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A Road Map to Sustainable Agriculture


An independent commission of scientific leaders from 13 countries has released a detailed set of recommendations to policymakers on how to achieve food security in the face of climate change.

In their report, the Commission on Sustainable Agriculture and Climate Change proposes specific policy responses to the global challenge of feeding a world confronted by climate change, population growth, poverty, food price spikes and degraded ecosystems. The report highlights specific opportunities under the mandates of the Rio+20 Earth Summit, the United Nations Framework Convention on Climate Change (UNFCCC) and the Group of 20 (G20) nations.

"Food insecurity and climate change are already inhibiting human well-being and economic growth throughout the world and these problems are poised to accelerate," said Sir John Beddington, chair of the commission. "Decisive policy action is required if we are to preserve the planet's capacity to produce adequate food in the future."

The report was released today at the Planet Under Pressure conference where scientists from around the world are honing solutions for global sustainability challenges targeted to the Rio Summit to be held June 20-22 in Brazil.

The commission was created in 2011 and charged with identifying the best research-based approaches toward global food security in the face of climate change. The new report,available here, outlines seven recommendations they hope to see implemented concurrently by a constellation of governments, international institutions, investors, agricultural producers, consumers, food companies and researchers. They call for changes in policy, finance, agriculture, development aid, diet choices, and food waste as well as revitalized investment in the knowledge systems to support these changes.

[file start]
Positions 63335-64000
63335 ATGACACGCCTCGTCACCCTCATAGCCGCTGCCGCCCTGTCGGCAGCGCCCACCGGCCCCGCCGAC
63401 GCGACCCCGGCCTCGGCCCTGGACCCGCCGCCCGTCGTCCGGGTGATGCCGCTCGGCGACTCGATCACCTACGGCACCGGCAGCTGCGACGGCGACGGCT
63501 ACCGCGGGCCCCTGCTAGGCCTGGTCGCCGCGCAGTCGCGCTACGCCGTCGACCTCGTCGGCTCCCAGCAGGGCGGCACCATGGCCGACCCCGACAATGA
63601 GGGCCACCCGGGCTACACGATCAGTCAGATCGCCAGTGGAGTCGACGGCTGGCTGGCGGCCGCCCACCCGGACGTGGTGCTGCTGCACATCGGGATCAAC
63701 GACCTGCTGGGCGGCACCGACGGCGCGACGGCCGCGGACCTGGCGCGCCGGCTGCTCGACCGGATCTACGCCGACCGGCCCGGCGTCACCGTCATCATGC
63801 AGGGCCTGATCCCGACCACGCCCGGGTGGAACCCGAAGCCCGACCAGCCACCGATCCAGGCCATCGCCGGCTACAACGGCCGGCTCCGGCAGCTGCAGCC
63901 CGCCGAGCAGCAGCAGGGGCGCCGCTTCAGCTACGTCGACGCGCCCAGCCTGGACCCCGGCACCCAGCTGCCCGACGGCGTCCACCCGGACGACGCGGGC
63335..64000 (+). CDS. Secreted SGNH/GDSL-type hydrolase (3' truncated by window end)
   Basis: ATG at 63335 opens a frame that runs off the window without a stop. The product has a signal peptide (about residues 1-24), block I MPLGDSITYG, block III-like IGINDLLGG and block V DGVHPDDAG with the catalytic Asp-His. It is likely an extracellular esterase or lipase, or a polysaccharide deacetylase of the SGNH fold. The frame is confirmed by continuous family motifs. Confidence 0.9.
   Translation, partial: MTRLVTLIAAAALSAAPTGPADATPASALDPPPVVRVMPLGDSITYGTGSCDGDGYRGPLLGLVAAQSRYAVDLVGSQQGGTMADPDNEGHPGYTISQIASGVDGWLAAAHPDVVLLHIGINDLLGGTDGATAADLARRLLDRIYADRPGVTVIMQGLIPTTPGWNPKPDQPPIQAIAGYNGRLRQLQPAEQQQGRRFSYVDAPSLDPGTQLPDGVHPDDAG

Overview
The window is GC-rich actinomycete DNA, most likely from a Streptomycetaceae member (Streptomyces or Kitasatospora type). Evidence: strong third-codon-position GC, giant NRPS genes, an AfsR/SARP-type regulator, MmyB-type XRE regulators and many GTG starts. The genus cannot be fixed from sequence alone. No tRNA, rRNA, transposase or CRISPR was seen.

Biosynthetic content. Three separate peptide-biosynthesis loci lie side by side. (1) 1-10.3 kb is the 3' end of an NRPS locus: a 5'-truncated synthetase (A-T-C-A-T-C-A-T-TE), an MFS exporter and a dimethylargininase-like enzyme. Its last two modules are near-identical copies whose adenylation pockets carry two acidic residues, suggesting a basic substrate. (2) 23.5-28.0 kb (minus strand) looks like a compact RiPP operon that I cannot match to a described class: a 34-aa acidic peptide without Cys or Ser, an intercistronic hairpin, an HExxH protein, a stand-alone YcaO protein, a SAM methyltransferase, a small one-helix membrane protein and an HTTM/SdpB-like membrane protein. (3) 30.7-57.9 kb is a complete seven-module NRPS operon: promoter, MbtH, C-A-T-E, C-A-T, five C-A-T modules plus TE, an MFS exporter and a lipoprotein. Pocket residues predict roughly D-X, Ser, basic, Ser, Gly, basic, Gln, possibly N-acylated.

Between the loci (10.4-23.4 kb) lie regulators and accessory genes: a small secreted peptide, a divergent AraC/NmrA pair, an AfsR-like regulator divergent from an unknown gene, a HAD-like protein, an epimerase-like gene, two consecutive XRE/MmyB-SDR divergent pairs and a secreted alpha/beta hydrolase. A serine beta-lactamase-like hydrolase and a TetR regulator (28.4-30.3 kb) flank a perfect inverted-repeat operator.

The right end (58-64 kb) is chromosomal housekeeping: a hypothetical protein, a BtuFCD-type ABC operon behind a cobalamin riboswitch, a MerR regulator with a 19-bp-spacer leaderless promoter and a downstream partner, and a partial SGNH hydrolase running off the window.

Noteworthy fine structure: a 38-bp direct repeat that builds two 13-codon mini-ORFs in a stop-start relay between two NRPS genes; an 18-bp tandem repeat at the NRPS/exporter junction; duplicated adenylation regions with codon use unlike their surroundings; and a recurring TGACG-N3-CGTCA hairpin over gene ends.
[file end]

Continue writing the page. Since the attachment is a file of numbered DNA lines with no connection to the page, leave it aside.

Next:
"It's past time to realize that farms of every size all over the world are fundamental to providing for human nutritional demands and economic well-being, but they also face critical choices with significant implications for the way we manage the planet for long-term sufficiency," says U.S. Commissioner Molly Jahn, a professor at the University of Wisconsin-Madison.

Further, changes in agricultural practices have the potential to deliver benefits for both adaptation and mitigation of climate change. For example, in China, nearly 400 kilograms of chemical fertilizer are used on every hectare of farmland and, in Mexico, agriculture accounts for 77 percent of domestic water use, in part due to substantial subsidies for water and electricity used for irrigation.

Such practices offer both challenges and opportunities to refocus policies and budgets, say Jahn and the other commissioners, and they have urged the UNFCCC to establish a work program that addresses these issues together under the Subsidiary Body for Scientific and Technological Advice.

In addition to tackling agriculture, the commission's recommendations explicitly recognize the "demand side" of food insecurity, calling for policies and programs to support healthy and sustainable eating as well as those explicitly designed to empower vulnerable populations.